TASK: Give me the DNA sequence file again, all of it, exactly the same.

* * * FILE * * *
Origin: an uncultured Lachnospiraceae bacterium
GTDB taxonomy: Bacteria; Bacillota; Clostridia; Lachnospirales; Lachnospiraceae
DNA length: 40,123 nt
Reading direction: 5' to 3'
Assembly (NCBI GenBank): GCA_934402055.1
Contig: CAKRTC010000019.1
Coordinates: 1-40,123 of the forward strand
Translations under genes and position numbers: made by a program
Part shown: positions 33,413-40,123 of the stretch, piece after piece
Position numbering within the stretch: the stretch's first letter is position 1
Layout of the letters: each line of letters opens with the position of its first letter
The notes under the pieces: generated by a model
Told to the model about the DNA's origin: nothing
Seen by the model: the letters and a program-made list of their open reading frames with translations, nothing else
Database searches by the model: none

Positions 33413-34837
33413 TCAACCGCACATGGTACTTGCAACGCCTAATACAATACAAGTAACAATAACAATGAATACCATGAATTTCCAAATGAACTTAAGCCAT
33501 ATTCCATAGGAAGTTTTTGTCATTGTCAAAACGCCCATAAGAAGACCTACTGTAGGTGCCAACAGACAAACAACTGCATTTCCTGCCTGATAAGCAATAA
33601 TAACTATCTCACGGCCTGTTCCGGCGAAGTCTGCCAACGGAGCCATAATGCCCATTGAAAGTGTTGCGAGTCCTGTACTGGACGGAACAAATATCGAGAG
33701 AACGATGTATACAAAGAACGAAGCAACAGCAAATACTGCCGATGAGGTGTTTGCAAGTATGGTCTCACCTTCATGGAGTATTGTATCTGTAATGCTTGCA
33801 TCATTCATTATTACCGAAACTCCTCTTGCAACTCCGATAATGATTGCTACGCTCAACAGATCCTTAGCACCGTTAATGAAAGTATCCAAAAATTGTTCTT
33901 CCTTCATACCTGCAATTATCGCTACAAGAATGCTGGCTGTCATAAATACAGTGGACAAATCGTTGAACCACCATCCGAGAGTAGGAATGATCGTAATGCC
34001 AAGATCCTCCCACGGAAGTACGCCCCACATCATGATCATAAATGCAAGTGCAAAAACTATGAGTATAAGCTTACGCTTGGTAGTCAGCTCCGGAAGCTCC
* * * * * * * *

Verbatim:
Origin: an uncultured Lachnospiraceae bacterium
GTDB taxonomy: Bacteria; Bacillota; Clostridia; Lachnospirales; Lachnospiraceae
DNA length: 40,123 nt
Reading direction: 5' to 3'
Assembly (NCBI GenBank): GCA_934402055.1
Contig: CAKRTC010000019.1
Coordinates: 1-40,123 of the forward strand
Translations under genes and position numbers: made by a program
Part shown: positions 33,413-40,123 of the stretch, piece after piece
Position numbering within the stretch: the stretch's first letter is position 1
Layout of the letters: each line of letters opens with the position of its first letter
The notes under the pieces: generated by a model
Told to the model about the DNA's origin: nothing
Seen by the model: the letters and a program-made list of their open reading frames with translations, nothing else
Database searches by the model: none

Positions 33413-34837
33413 TCAACCGCACATGGTACTTGCAACGCCTAATACAATACAAGTAACAATAACAATGAATACCATGAATTTCCAAATGAACTTAAGCCAT
33501 ATTCCATAGGAAGTTTTTGTCATTGTCAAAACGCCCATAAGAAGACCTACTGTAGGTGCCAACAGACAAACAACTGCATTTCCTGCCTGATAAGCAATAA
33601 TAACTATCTCACGGCCTGTTCCGGCGAAGTCTGCCAACGGAGCCATAATGCCCATTGAAAGTGTTGCGAGTCCTGTACTGGACGGAACAAATATCGAGAG
33701 AACGATGTATACAAAGAACGAAGCAACAGCAAATACTGCCGATGAGGTGTTTGCAAGTATGGTCTCACCTTCATGGAGTATTGTATCTGTAATGCTTGCA
33801 TCATTCATTATTACCGAAACTCCTCTTGCAACTCCGATAATGATTGCTACGCTCAACAGATCCTTAGCACCGTTAATGAAAGTATCCAAAAATTGTTCTT
33901 CCTTCATACCTGCAATTATCGCTACAAGAATGCTGGCTGTCATAAATACAGTGGACAAATCGTTGAACCACCATCCGAGAGTAGGAATGATCGTAATGCC
34001 AAGATCCTCCCACGGAAGTACGCCCCACATCATGATCATAAATGCAAGTGCAAAAACTATGAGTATAAGCTTACGCTTGGTAGTCAGCTCCGGAAGCTCC